Neural-mesodermal progenitor interactions in pattern formation

an introduction to the collection [v1; ref status: not peer reviewed, http://f1000r.es/4nt]

Chaya Kalcheim (Lead / Corresponding author), Kate G. Storey

    Research output: Contribution to journalEditorial

    Abstract

    Mesodermal and spinal cord progenitors originate from common founder cells from which they segregate during development. Moreover, neural and mesodermal tissues closely interact during embryogenesis to ensure timely patterning and differentiation of both head and trunk structures. For instance, the fate and morphogenesis of neural progenitors is dependent on signals produced by mesodermal cells and vice-versa. While some of the cellular and molecular signals that mediate these interactions have been described, much more remains to be uncovered. The scope of this collection will cover these interactions between neural (CNS or PNS) and mesodermal progenitors in patterning body plans and specific body systems in vertebrate embryos. This includes, but is not limited to, interactions influencing the formation of body axes, neural tube formation, neural crest migration, gut development, muscle patterning and myogenesis.

    Original languageEnglish
    Article number275
    Number of pages2
    JournalF1000 Research
    Volume3
    DOIs
    Publication statusPublished - 14 Nov 2014

    Fingerprint

    Muscle Development
    Muscle
    Body Patterning
    Tissue
    Neural Tube
    Neural Crest
    Morphogenesis
    Embryonic Development
    Vertebrates
    Spinal Cord
    Embryonic Structures
    Head

    Cite this

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    title = "Neural-mesodermal progenitor interactions in pattern formation: an introduction to the collection [v1; ref status: not peer reviewed, http://f1000r.es/4nt]",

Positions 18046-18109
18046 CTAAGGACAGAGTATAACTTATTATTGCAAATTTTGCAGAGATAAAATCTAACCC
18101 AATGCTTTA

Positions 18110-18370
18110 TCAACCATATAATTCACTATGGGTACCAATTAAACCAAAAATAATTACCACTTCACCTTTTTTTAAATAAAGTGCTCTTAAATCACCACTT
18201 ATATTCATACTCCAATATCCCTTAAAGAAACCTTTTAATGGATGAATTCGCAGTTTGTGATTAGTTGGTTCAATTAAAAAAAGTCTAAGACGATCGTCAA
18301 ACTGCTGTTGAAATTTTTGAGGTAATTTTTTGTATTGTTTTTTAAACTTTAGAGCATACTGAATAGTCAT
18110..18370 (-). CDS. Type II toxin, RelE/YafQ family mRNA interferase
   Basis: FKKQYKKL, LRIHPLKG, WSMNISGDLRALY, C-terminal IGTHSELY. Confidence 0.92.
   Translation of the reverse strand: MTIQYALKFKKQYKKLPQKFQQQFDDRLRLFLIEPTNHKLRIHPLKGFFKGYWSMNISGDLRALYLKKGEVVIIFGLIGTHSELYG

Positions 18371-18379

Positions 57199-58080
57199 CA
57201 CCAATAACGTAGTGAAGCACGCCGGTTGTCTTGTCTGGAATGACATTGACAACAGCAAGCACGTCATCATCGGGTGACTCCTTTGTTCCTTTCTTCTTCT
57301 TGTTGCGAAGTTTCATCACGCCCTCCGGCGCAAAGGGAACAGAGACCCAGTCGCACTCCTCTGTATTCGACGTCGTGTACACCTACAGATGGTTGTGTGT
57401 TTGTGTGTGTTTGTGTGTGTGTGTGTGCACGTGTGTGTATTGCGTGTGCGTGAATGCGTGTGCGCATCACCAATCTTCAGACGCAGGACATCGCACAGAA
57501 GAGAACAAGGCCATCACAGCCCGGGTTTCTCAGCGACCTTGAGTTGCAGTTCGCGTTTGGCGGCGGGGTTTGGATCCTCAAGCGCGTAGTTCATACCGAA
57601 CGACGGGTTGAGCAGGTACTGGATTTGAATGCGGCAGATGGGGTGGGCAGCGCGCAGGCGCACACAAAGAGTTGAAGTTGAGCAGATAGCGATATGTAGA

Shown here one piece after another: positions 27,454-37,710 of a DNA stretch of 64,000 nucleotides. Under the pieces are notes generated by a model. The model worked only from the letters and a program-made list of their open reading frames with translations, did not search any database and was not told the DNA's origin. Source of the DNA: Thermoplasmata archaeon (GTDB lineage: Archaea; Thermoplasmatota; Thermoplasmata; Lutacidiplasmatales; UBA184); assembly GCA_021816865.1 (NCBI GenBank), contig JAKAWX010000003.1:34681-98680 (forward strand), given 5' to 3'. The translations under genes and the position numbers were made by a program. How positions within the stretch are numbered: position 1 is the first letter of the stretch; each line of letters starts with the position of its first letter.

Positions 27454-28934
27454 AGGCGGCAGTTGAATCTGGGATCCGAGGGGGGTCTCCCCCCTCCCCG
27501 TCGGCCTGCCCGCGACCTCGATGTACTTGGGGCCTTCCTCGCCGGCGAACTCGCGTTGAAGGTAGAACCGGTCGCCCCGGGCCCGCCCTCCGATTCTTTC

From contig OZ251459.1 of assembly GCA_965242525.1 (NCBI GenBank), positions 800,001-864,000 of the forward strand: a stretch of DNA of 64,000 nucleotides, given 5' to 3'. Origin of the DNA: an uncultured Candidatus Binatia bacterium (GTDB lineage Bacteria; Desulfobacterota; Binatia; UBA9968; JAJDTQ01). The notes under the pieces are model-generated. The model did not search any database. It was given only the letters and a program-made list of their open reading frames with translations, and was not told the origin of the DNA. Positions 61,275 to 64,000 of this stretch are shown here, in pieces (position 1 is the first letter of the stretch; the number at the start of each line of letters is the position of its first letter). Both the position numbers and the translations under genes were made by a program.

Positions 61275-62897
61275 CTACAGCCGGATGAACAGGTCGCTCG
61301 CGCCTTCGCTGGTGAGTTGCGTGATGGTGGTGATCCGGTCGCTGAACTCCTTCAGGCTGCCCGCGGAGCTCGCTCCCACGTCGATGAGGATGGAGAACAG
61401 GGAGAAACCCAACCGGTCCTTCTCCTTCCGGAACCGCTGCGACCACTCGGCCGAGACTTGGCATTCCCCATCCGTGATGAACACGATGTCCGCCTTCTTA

abstract = "Mesodermal and spinal cord progenitors originate from common founder cells from which they segregate during development. Moreover, neural and mesodermal tissues closely interact during embryogenesis to ensure timely patterning and differentiation of both head and trunk structures. For instance, the fate and morphogenesis of neural progenitors is dependent on signals produced by mesodermal cells and vice-versa. While some of the cellular and molecular signals that mediate these interactions have been described, much more remains to be uncovered. The scope of this collection will cover these interactions between neural (CNS or PNS) and mesodermal progenitors in patterning body plans and specific body systems in vertebrate embryos. This includes, but is not limited to, interactions influencing the formation of body axes, neural tube formation, neural crest migration, gut development, muscle patterning and myogenesis.",
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    Neural-mesodermal progenitor interactions in pattern formation : an introduction to the collection [v1; ref status: not peer reviewed, http://f1000r.es/4nt]. / Kalcheim, Chaya (Lead / Corresponding author); Storey, Kate G.

    In: F1000 Research, Vol. 3, 275, 14.11.2014.

    Research output: Contribution to journalEditorial

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    T2 - an introduction to the collection [v1; ref status: not peer reviewed, http://f1000r.es/4nt]

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    AU - Storey, Kate G.

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    AB - Mesodermal and spinal cord progenitors originate from common founder cells from which they segregate during development. Moreover, neural and mesodermal tissues closely interact during embryogenesis to ensure timely patterning and differentiation of both head and trunk structures. For instance, the fate and morphogenesis of neural progenitors is dependent on signals produced by mesodermal cells and vice-versa. While some of the cellular and molecular signals that mediate these interactions have been described, much more remains to be uncovered. The scope of this collection will cover these interactions between neural (CNS or PNS) and mesodermal progenitors in patterning body plans and specific body systems in vertebrate embryos. This includes, but is not limited to, interactions influencing the formation of body axes, neural tube formation, neural crest migration, gut development, muscle patterning and myogenesis.

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